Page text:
Anyone using Chromium, the open-source base that underpins Google Chrome, will soon notice something different: a brand new icon.
The newly revamped Chromium logo is already in use in the latest developer build of the open-source browser, where it’s displayed on the ‘settings > about’ page.
It’s an obvious design evolution that, like Google Chrome’s new icon, introduces a flatter, brighter and more ‘Material Design’ appearance. The gradients are toned down and the color is ramped up but it’s still recognizably the Chromium icon.
Chromium’s new icon has not yet been set as the application icon (the one you click to open the app) but it – excusing any last minute decision – will be in the near future.
‘Why is this news?’ is what a lot of you are probably asking. And that’s fair. After all, this is a passive change, not an interactive one.
But even so, design tweaks, however inconsequential in silo, are worth noting. If for the reason that subtle tweaks to the look of software used daily gets hard to notice as the branding becomes second-nature and we become blind through utility.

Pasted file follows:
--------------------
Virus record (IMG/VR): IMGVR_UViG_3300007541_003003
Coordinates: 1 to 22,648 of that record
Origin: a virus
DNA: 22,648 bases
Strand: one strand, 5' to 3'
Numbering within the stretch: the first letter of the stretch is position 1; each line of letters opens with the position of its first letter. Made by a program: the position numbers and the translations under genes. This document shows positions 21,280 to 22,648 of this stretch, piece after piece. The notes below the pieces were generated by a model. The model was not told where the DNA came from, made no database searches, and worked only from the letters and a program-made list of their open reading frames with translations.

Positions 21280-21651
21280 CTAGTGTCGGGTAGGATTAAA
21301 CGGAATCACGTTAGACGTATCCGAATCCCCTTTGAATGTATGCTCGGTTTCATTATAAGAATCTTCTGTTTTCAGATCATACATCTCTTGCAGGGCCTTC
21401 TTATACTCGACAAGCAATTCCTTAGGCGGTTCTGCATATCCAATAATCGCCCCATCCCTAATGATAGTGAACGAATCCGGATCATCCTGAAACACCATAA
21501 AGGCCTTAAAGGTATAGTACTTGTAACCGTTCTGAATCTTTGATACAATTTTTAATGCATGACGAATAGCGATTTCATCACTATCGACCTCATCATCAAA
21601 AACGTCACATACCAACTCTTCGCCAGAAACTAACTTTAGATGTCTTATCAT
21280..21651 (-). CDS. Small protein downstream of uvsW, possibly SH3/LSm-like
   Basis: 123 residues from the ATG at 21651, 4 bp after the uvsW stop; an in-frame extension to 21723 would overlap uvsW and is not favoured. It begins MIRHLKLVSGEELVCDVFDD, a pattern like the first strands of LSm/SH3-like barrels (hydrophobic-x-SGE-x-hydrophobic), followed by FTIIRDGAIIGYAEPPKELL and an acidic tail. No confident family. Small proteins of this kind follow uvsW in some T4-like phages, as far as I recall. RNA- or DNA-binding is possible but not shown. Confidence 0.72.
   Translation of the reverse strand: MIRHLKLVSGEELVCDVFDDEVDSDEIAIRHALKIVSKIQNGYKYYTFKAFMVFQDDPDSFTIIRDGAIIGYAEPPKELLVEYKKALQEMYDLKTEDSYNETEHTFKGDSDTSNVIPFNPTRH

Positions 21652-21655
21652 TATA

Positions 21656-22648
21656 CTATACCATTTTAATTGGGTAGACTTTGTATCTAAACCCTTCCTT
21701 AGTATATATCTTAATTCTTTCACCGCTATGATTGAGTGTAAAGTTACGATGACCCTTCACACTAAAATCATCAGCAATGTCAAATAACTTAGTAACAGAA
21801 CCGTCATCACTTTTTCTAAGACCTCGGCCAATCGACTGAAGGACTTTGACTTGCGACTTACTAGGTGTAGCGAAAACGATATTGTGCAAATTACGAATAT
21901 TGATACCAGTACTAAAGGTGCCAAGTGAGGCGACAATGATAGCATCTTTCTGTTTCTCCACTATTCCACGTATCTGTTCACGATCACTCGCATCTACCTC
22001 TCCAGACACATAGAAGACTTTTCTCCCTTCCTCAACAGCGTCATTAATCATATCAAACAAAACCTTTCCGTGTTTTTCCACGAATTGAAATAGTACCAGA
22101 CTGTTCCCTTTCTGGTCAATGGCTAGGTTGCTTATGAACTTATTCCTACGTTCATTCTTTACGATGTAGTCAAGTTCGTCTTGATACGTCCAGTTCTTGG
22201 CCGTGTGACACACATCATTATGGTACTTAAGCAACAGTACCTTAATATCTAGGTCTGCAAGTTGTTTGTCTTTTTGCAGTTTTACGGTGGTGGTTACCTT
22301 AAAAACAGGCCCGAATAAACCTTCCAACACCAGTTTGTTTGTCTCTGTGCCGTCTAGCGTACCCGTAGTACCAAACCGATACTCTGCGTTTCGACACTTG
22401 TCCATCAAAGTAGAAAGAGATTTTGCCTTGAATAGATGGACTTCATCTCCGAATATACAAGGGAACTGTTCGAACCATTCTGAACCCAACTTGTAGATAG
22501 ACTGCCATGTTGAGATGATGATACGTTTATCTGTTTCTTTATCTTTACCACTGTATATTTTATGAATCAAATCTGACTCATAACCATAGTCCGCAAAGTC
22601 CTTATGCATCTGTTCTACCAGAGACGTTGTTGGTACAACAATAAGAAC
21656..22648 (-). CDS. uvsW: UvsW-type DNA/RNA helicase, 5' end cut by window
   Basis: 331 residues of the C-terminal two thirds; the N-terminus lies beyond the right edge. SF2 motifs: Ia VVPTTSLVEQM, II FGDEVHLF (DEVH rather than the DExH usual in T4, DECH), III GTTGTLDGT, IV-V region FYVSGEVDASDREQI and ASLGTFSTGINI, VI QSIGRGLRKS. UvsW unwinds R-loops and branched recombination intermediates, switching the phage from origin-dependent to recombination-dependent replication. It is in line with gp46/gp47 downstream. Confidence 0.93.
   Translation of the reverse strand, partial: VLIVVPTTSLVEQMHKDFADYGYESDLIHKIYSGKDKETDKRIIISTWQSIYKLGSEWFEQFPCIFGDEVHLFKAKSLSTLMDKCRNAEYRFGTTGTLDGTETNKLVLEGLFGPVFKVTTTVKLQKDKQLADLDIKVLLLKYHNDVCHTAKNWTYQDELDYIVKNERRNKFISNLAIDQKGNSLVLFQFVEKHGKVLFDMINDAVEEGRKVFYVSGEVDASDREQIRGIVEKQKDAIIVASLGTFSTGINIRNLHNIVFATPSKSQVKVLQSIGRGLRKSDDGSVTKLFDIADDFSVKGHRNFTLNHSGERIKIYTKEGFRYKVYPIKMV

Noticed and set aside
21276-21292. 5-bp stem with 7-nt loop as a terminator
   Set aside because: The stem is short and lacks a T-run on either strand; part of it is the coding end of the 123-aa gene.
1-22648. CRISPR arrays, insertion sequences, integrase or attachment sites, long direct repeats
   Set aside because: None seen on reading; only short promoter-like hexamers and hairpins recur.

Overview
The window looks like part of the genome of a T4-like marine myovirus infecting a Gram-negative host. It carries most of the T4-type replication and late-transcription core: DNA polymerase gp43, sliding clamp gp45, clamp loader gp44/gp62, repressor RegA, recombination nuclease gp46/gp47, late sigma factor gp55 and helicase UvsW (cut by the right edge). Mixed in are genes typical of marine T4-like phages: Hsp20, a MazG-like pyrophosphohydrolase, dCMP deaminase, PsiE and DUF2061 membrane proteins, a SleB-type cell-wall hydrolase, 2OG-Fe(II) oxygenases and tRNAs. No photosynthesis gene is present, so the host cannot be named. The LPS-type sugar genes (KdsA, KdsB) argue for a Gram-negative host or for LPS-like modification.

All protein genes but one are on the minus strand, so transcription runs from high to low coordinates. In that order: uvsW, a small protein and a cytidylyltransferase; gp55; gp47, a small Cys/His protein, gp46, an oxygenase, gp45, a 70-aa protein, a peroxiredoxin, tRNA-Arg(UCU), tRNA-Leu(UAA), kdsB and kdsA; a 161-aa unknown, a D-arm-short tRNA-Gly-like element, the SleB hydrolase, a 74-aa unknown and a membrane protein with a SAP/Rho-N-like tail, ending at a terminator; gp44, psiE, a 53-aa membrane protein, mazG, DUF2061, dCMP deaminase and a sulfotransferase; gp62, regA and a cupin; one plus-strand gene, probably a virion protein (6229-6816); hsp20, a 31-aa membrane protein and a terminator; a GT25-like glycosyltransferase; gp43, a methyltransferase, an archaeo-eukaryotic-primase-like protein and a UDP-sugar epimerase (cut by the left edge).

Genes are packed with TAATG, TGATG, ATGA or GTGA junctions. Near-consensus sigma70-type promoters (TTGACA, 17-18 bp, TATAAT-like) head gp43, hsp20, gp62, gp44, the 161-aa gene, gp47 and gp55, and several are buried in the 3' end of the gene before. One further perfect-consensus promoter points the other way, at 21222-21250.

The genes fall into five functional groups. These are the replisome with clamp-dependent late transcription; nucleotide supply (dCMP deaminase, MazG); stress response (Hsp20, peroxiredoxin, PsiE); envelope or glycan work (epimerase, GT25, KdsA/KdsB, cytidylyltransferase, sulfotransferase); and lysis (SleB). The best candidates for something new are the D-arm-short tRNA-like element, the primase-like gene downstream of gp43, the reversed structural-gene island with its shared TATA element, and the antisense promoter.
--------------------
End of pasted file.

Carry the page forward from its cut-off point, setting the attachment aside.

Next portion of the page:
That point leads us neatly on to the new icon for Google Chrome. This icon is one you’ve probably already seen but not consciously noticed.
Google Chrome’s New Icon
A ‘material design’ icon for Google Chrome is on the way. In fact, it’s already ‘out there’ online, and already used by Google Chrome for Android.
Unlike the changes in the new Chromium icon the changes in the new Chrome icon are less apparent. You can see a rough transition between old and new Google Chrome logo in the following gif.Eagle-eyed spotters will notice a few differences between the current and proposed material icon, including:
- Flatter appearance with different colours
- Segment shadows now tuck under the fold, not extend outside it
- White inner ring is thicker
- Inner blue dot is lighter, no inset shadow, no gradient
- The top down lighting/glow has been switched off
- Swirl segments are ‘tighter’
Design Changes Are Important to Note, Even if You Don’t Care
No matter how trivial or minor, any design tweak in a piece ‘user critical’ software like Google Chrome is not done lightly, doubly so when the “brand” is involved. As with the new Chrome Web Store Icon, the changes made are done intentionally, with a specific purpose, aim or goal in mind.
Subtle icon tweaks they are. But a change in branding often marks a deeper shift in overall thinking behind the product, one that will, inevitably, extend beyond it.
A new icon today, a new look tomorrow…